NACD Directorship | Offense is the Best Defense

Our CEO Brett Stephens and Matrice Ellis-Kirk, head of our Dallas office, write in the latest issue of NACD’s Directorship magazine on how boards of directors can embrace proactive nominating processes.

NACD Directorship


Offense is the Best Defense: A New Process for Nominating Committees
Brett Stephens and Matrice Ellis-Kirk (@melliskirk) | October 06, 2014

Today’s public companies are facing more pressure than ever from regulators and activist shareholders–and their board compositions are the primary targets. Specifically, demand for more involvement, transparency, and access to director nominations is putting increased pressure on nominating committees to ensure they have a proactive director succession process in place. These committees, therefore, are now going on the offensive.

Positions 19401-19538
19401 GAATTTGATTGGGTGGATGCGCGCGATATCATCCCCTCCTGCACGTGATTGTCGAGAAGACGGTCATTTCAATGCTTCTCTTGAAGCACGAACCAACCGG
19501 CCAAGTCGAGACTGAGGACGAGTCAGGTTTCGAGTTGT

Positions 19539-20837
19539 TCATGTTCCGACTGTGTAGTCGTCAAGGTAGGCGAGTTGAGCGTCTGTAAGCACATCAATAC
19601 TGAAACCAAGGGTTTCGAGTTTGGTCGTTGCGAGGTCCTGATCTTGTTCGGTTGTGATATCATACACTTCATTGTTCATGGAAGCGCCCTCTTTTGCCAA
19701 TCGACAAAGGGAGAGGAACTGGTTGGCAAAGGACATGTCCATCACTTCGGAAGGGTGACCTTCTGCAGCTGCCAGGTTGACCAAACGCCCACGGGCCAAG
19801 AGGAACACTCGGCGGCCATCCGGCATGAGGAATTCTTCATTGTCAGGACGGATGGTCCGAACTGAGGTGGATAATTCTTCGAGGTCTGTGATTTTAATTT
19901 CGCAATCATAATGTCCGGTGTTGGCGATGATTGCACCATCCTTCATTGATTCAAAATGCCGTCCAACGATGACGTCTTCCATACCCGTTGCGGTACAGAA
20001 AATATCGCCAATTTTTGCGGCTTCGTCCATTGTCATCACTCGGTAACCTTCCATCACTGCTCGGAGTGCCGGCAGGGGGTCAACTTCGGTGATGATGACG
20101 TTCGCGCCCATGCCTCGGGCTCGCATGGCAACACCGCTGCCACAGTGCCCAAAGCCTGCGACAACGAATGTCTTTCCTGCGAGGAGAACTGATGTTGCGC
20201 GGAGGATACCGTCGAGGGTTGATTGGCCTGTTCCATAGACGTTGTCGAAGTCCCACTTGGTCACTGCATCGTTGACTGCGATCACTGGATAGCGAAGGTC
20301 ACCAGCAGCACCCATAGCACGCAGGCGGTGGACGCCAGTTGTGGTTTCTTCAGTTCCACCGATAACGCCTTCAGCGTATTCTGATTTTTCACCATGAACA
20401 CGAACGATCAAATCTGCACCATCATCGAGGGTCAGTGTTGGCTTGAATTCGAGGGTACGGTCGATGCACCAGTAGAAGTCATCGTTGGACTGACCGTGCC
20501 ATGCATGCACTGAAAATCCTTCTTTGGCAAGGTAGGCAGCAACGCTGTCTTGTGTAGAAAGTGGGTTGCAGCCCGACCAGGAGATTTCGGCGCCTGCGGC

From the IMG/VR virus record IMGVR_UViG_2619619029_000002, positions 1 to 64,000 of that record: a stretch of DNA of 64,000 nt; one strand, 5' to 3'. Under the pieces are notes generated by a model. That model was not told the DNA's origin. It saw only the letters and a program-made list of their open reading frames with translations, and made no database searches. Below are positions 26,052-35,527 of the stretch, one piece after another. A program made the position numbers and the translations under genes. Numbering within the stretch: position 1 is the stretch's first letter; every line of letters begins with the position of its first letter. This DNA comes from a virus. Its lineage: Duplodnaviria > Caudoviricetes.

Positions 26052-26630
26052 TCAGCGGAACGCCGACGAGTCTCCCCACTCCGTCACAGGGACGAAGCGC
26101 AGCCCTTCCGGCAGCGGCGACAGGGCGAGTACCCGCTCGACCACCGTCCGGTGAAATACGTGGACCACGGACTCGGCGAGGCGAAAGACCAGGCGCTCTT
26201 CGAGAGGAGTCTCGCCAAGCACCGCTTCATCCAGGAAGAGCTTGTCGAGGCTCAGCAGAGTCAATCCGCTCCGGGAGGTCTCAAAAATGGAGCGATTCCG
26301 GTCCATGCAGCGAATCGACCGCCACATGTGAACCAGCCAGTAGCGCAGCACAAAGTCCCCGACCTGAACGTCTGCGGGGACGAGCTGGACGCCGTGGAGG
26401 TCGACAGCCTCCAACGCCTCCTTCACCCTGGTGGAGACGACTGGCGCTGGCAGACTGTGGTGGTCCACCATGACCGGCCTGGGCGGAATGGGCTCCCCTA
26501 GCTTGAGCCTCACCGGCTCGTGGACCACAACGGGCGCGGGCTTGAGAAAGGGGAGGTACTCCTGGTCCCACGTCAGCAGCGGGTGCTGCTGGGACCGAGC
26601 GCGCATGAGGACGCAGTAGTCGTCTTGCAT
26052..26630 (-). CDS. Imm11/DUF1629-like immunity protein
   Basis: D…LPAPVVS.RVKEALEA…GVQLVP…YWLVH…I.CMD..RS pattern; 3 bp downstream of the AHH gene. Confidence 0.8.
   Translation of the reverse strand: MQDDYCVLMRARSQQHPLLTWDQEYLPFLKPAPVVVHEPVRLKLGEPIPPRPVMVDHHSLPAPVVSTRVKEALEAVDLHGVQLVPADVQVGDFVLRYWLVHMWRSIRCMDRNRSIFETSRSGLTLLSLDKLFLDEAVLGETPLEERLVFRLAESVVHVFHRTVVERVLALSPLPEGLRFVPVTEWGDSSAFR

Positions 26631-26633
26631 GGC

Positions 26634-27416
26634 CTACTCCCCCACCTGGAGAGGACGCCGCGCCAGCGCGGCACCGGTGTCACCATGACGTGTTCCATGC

The 2013-2014 National Association of Corporate Directors (NACD) Public Company Governance Survey shows that 60 percent of boards replaced or added a director in the last 12 months–up 42 percent from the previous year’s survey. This annual questionnaire details 1,019 public company responses between May and July 2013. The escalating turnover has fueled a race for boardroom talent that demands increasing attention from nominating committees. Increasingly boards need to leverage all possible sources to compete for the limited number of interested and available director candidates.

As companies adjust strategies to mitigate threats to their businesses, directors see a greater need for succession planning focused on addressing future expertise gaps. Nominating committees must maintain a constant understanding of the knowledge gaps on their boards to optimize the time they spend on assessing new board candidates.

Embracing a Proactive Nominating Process

Best-in-class boards are moving away from a reactionary and intermittent nominating process and toward a more continuous, anticipatory, and inclusive director succession process. A large number of mid-cap and small-cap companies, however, are unaware or unable to implement this approach due to often-parochial board cultures.